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Taylor F.

Uncollege Fellow

Writer, Fashion-Forward Entrepreneur

Taylor Fogarty pursued fashion and writing on her gap year. During her Launch Phase she interned at a fashion boutique, apprenticed under a fashion designer, and started writing a blog. During her internship her blog soared in popularity, garnering over 1,000,000 views. She currently works as a community manager in NYC, and is hard at work writing her first book.

Read our Interview with Taylor

Taylor Fogarty was a Fellow during UnCollege’s Winter 2014 Gap Year, a year-long program which helps students take control of their education. During Gap Year, Taylor traveled to Spain and participated in multiple enriching internships in the fashion industry. Here she talks to us about her new life in New York, and the changes she’s made in the past year and a half.

What does your life look like right now?

I live in Brooklyn, and I work full-time at a startup in downtown Manhattan calledZomato that helps you find good restaurants where you live. I’m their community manager, so I do event planning, blogger outreach, social media… a little of everything. They recently sent me out for a business trip to Toronto, which was really cool. Zomato just launched in New York (they’re based in India), so we have a small team here and there’s a nice startup vibe. At first I’d been worried about getting sucked into the corporate world, but it’s nothing like that.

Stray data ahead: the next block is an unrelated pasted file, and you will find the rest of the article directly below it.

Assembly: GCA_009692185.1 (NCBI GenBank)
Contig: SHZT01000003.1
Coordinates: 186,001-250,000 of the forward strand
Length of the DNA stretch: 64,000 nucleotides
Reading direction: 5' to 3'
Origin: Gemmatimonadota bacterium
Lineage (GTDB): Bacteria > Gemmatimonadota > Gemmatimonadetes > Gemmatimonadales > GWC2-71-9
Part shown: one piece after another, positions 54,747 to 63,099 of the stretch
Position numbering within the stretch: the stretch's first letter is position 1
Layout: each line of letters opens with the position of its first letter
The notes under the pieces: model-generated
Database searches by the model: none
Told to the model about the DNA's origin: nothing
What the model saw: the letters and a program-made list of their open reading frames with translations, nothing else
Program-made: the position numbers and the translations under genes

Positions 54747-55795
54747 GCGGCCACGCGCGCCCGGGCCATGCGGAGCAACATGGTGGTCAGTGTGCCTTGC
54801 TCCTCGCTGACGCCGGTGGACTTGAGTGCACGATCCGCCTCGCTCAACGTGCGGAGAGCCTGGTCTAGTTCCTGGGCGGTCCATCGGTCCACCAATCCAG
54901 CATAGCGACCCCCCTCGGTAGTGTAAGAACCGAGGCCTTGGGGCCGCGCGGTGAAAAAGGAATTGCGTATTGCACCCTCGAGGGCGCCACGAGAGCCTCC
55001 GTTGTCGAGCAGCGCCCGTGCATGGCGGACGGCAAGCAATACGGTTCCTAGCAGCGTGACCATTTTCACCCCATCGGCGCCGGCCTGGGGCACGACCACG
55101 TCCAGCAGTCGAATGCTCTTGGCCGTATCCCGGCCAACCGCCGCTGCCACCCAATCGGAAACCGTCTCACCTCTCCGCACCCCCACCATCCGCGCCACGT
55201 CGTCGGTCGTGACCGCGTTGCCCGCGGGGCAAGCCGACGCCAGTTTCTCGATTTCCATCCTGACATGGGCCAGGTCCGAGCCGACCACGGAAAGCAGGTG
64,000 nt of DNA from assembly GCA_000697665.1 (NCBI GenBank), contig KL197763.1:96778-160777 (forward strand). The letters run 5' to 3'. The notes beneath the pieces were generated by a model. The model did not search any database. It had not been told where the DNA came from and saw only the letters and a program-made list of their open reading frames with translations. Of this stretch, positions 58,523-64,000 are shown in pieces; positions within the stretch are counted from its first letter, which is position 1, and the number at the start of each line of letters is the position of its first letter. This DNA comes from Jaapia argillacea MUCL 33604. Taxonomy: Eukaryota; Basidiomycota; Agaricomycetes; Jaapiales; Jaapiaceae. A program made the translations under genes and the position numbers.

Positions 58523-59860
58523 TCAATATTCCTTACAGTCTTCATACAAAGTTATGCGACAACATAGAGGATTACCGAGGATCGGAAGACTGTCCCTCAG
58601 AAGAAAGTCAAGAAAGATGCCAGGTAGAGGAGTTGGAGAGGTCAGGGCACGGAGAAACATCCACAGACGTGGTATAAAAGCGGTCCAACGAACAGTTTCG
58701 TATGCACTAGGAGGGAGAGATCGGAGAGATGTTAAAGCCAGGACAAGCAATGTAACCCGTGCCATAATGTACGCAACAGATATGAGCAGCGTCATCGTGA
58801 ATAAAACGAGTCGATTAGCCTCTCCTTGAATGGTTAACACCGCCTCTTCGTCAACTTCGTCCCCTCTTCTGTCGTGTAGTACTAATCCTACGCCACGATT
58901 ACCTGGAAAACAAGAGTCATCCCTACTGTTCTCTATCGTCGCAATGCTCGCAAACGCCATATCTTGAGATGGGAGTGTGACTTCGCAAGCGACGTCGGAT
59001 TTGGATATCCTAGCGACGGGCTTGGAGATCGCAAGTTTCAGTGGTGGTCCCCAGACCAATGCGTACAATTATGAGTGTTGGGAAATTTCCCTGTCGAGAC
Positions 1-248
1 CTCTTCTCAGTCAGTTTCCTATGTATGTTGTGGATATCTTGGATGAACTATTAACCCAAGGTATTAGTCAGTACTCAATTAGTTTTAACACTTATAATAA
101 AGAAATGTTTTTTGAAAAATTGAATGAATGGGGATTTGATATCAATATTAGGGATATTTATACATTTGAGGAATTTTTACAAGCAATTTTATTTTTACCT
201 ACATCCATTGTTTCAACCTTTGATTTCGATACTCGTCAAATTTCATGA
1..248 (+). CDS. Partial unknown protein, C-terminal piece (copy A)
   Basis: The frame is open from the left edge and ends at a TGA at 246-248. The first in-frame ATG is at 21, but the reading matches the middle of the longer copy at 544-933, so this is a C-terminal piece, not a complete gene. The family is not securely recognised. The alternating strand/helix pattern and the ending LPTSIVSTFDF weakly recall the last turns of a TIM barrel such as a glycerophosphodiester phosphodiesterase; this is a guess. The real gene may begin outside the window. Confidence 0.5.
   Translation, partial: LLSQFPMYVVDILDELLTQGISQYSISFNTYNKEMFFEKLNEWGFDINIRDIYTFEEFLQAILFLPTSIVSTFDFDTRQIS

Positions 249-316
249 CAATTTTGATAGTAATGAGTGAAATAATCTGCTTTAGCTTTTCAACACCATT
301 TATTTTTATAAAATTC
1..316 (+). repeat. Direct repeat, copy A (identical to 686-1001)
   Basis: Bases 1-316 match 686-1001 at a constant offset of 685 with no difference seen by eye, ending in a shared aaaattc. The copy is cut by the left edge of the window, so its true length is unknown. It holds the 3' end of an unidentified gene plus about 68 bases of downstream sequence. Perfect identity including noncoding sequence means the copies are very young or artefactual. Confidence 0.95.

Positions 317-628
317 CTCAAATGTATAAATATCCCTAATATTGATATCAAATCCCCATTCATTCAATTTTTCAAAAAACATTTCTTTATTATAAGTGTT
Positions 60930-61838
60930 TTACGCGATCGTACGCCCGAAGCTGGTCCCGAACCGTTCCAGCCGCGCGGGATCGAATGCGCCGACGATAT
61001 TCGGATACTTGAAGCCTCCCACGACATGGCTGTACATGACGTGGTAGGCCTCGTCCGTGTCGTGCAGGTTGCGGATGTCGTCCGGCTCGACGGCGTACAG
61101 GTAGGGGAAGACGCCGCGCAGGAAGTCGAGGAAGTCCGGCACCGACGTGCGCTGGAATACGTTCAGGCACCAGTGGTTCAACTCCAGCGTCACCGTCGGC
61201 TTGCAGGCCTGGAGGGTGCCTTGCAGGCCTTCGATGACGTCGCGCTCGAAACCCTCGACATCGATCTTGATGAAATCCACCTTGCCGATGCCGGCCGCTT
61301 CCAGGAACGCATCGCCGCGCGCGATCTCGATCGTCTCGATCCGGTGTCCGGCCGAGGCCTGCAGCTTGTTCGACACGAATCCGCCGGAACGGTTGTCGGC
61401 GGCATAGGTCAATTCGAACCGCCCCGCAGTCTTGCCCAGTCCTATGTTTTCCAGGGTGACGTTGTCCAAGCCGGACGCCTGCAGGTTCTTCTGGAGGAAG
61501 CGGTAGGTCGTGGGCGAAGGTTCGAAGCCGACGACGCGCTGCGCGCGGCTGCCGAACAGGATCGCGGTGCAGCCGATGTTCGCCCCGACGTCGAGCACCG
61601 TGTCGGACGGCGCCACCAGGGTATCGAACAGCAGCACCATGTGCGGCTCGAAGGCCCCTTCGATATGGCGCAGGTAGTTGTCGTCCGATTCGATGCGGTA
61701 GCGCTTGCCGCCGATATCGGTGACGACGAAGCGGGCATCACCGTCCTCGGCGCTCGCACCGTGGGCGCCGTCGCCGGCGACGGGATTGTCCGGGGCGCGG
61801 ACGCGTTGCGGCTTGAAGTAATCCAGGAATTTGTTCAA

What have been some other big changes in your life post-UnCollege?

I’d say that coming out was the biggest thing, but in general I feel like a totally new person. In hindsight, what UnCollege helped me with was being okay in my own skin. Gap Year was a pretty uncomfortable time for me, in the sense that everything was so new and scary. But it made me look into myself and find my own strength. It made me grow up a lot.

What sorts of things have you been learning in the past year and a half?

Mostly I’ve been focused on how to become a better writer. I get to learn about writing through my job, which is convenient, because I meet with food bloggers every day. I read a lot of blogs, and try to stay up to date with current issues, especially women’s issues and the 2016 election.

What is it like living in New York?

Living in New York is amazing. It’s like everyone I meet just has this amazing network. Before, when I was nannying and networking, but I didn’t know what I wanted to do. The woman I was working for had this amazing connection at Bloomingdale’s and was totally willing to introduce me. Then I had this weird connection with a style director of the New York Times, who gave me a tour of their offices and pointed people to my blog. Everyone knows somebody, and there are opportunities everywhere.

Outside of work, what have you been up to?

Generally, I’m trying to wake up early and go to the gym. I’ve also recently started taking a marketing class on Coursera, so I can follow along with the jargon at the office. I’m still blogging, once or twice a week.